A lot of what Jeff has been sugesting is very good (and some of it’s been noted down for when I get to the point with my GUI to implement it). Shame I don’t use STL, PALib or any C++ features :D but that’s just me I like to have a clean no nonsense base library that I can overload easily.

Oh just about to post and remembered something else about fonts - they are not all *x8 in size, if you store width, height, x and y offset you could reduce the abount your coping to the screen at the expense of an extra 4 or 8 bytes for this information, this way if the width is 0 skip that character, any other size use the width and height as well as the offsets to reduce the amount of non plotted pixels that your reading. This might not sound a lot of savings, but it will show in your text rendering code, espially if you were to use a 3x5 font…

I’d post a link to a screen shot of my current GUI’s progress but that would be wrong in my opinion as this is about your GUI (which is very good and looks a lot like the Amiga WB from the days of good quality games).

ant on 2007-12-09 at 15:40 said:

Hey, welcome to the blog! Yep, still got the BMFont code. I’ll get around to integrating it at some point, probably around the same time as I look at the non-fixed width font stuff. I think Amiga bitmap fonts and BMFonts took more or less the same approach (I suppose there aren’t really many efficient ways of storing font data), so it might be possible to support both with little extra effort (mmm, object orientation at its best!).

The thing that really put me off trying to create Woopsi in C (apart from the fact that I’ve been an OO coder for years now, and can get things done faster and cleaner that way) was the Cybiko’s GUI. It’s a classic example of a UI done incredibly badly - despite having (at one time) a fairly vibrant homebrew scene, I don’t think anyone ever managed to used the GUI API. It’s a godawful mess of badly-written C designed to emulate C++ data structures. I think I’d probably have written something like that if I’d tried it in C. Unless you’re a great C coder, I imagine that something like a GUI system is very easy to get wrong.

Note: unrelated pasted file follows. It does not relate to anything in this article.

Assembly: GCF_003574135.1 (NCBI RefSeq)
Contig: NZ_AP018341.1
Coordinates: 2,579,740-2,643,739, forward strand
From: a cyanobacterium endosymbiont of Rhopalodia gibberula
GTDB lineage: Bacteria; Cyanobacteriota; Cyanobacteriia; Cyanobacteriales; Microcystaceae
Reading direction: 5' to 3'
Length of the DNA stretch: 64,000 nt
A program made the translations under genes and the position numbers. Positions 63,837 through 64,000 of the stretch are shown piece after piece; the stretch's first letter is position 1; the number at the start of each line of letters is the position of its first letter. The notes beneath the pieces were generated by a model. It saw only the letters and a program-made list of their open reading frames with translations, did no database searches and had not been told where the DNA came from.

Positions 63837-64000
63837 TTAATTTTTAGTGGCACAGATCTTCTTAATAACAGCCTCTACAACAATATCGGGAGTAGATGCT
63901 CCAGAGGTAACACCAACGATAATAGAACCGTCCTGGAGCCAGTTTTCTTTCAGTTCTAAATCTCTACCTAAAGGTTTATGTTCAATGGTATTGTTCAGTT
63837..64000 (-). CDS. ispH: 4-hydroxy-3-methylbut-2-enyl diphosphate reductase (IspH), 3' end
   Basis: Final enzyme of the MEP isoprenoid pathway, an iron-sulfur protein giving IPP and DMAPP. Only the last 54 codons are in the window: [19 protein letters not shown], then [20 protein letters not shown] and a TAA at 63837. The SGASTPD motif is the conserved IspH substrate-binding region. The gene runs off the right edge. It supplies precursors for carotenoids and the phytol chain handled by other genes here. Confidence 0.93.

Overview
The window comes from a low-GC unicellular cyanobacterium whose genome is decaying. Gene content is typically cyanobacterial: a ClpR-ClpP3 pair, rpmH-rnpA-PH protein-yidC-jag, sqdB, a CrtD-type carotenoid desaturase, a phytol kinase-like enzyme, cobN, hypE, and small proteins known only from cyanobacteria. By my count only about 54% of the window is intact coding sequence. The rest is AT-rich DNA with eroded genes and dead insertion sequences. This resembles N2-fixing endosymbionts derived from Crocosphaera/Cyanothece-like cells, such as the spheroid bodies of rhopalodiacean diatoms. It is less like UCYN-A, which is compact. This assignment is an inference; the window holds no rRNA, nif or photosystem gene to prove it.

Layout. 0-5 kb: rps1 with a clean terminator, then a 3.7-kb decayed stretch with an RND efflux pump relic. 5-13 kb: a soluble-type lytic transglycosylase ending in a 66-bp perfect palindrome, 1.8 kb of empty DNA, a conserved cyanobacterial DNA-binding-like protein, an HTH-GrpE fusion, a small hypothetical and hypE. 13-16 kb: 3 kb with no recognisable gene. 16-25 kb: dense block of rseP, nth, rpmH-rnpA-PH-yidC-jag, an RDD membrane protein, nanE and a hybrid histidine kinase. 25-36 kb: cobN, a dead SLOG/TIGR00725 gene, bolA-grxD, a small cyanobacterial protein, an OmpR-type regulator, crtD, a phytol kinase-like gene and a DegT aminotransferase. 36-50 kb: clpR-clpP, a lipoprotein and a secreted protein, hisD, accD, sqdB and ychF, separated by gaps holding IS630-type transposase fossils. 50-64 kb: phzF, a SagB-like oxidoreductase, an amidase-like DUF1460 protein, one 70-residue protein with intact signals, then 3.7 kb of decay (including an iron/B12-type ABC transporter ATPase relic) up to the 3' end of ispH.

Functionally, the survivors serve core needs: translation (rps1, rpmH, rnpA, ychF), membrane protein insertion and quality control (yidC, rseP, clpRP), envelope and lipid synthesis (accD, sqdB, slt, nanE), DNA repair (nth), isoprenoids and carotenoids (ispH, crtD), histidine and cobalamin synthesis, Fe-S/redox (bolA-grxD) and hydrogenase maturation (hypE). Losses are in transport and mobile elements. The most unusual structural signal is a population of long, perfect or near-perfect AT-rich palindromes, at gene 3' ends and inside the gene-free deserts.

I’d actually love to have a look at your GUI - do you have any screenshots or a demo?

Steven on 2007-12-09 at 18:43 said:

Yeah I’ve got a screen shot, I think the current version of the GUI is about the same as Woopsie v0.0001 Pre-Alpha - or the stage wher you put squares on the screen and it looked sort of right :D

Anyway the screen shot is at - http://sharriso.gotadsl.co.uk/images/NDowS_Mock_1.jpg - It’s currently stored on my personal web server that is prone to disapear every now and then due to power cuts thanks to some dodgy power grid issues around my house :( makes coding fun during wet weather (thank god I got a laptop for coding and watching films while at work :)). I’m in the process of documenting everything that’s in my head on how the system works, and I’ve not looked at the Cybiko’s GUI code so if it ends up like that then I will seriously wonder where I went wrong. One thing I’ve done in my GUI is set up the system so that the user can easily add their own features from day 1, or if they want to they can totally change the GUI layout just by changing the callback procedures that’s used for the various bits on the screen - so the system SHOULD be able to get over ridden quite easily to allow a developer to change the way the GUI is drawn (so instead of the System 6.0 interface they could have a GEOS or a totally custom interface) .

ant on 2007-12-09 at 18:56 said:

That’s looking pretty good already!

Jeff on 2007-12-09 at 22:35 said:

Whilst I applaud the desire to avoid the dependency on PALib (I have this horrible feeling that it has pathological dependencies on specific versions of libnds), and quite frankly, I think the STL sucks big time, its important to not get distracted by the technical challenge of ‘framework’ vs ‘application’.

(For what its worth, I suspect that Woopsi needs about 2% of what PALib does - but by building on top of PALib, he makes it possible for other PALib functions to be used (sound, etc) by other developers)

I came across Woopsi for exactly the same reasons; I wanted to write an app for my wife, but got distracted onto writing a simple windowing system, primarily because PALib still seemed way to hard to understand, with its magic “screen modes”, and odd-ball “manual video memory management” (no offense to PALib, as time goes by, I understand more and more why its so hard, and how good a job they have actually done). Then I came across Woopsi and realised that someone else had already taken on the hardest task. The fact that Woopsi handles clipping for you is the killer blow as far as I’m concerned - reimplementing that would be way more effort than its worth.